The village is located in an Area of
Outstanding Natural Beauty and enjoys an international reputation for its
bird watching site on the outskirts of the village. There are over 400
acres of marshland and reed bed, which have been managed by the Norfolk
Naturalist Trust since 1926. The area has board walks and hides all of
which are easily accessible to everyone, including wheelchair users. The
reserve is one of the few remaining places where Bittern and Avocet are
resident and rare migrants can be seen at differing times of the year.
Two features dominate Cley. The first being the picturesque 18th century windmill standing still and aloof from the surrounding fenland. It has timber sails which have been replaced several times since the windmill was originally constructed. Milling continued until just after the First World War, but nowadays it is run as a guest house. The mill is also open to the public and it is well worth climbing to the top where you get panoramic views of the village and surrounding marshes, creeks, gullies and mud flats.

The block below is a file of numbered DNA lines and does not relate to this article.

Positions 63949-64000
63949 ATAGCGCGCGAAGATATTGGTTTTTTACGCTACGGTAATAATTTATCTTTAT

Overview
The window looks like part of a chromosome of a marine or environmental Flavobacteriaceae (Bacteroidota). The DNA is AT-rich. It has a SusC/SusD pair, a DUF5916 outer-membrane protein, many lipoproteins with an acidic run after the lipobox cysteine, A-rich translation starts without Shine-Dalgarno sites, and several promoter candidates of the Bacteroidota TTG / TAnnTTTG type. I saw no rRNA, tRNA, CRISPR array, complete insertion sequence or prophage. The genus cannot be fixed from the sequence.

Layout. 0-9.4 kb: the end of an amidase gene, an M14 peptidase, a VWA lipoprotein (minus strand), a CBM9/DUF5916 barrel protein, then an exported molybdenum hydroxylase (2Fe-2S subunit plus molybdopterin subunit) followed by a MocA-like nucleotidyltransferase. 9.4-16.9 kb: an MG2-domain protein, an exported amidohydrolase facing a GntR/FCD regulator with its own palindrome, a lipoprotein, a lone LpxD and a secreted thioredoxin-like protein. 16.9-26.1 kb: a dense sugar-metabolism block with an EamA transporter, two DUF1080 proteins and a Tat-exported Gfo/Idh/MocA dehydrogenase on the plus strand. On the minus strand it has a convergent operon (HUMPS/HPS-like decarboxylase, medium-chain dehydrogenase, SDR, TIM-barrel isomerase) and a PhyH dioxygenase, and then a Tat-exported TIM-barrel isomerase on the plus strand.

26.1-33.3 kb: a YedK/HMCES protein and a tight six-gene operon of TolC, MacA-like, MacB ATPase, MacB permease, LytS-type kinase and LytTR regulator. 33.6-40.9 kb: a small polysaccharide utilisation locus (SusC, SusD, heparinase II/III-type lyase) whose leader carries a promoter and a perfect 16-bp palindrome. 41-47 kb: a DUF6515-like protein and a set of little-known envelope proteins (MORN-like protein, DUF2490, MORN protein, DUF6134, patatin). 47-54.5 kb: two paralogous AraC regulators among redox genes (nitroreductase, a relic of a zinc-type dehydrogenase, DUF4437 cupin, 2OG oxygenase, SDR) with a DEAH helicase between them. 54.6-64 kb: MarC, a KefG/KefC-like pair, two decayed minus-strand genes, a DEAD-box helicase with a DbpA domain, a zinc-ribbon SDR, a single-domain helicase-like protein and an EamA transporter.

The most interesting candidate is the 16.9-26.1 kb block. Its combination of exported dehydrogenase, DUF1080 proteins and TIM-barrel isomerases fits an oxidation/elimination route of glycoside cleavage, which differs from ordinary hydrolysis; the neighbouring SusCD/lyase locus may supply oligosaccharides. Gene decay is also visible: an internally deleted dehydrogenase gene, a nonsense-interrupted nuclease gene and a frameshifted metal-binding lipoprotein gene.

The second feature is St. Margaret's Church next to the village green. The building was commenced in the 13th Century and continued on an ad hoc basis until the 15th Century.
The village has an excellent delicatessen where you can purchase other basic provisions as well, a famous smoke house, restaurants, tea shops and two good country pubs/inns. For a quieter holiday location yet in the same vicinity have a look at nearby Wiveton which is under half a mile down the road.
Cley is pronounced 'Kly' means Clay. For Holiday Accommodation in Cley-next-the-Sea - Self Catering - Holiday Cottages - etc., check out our Holiday Accommodation Pages.
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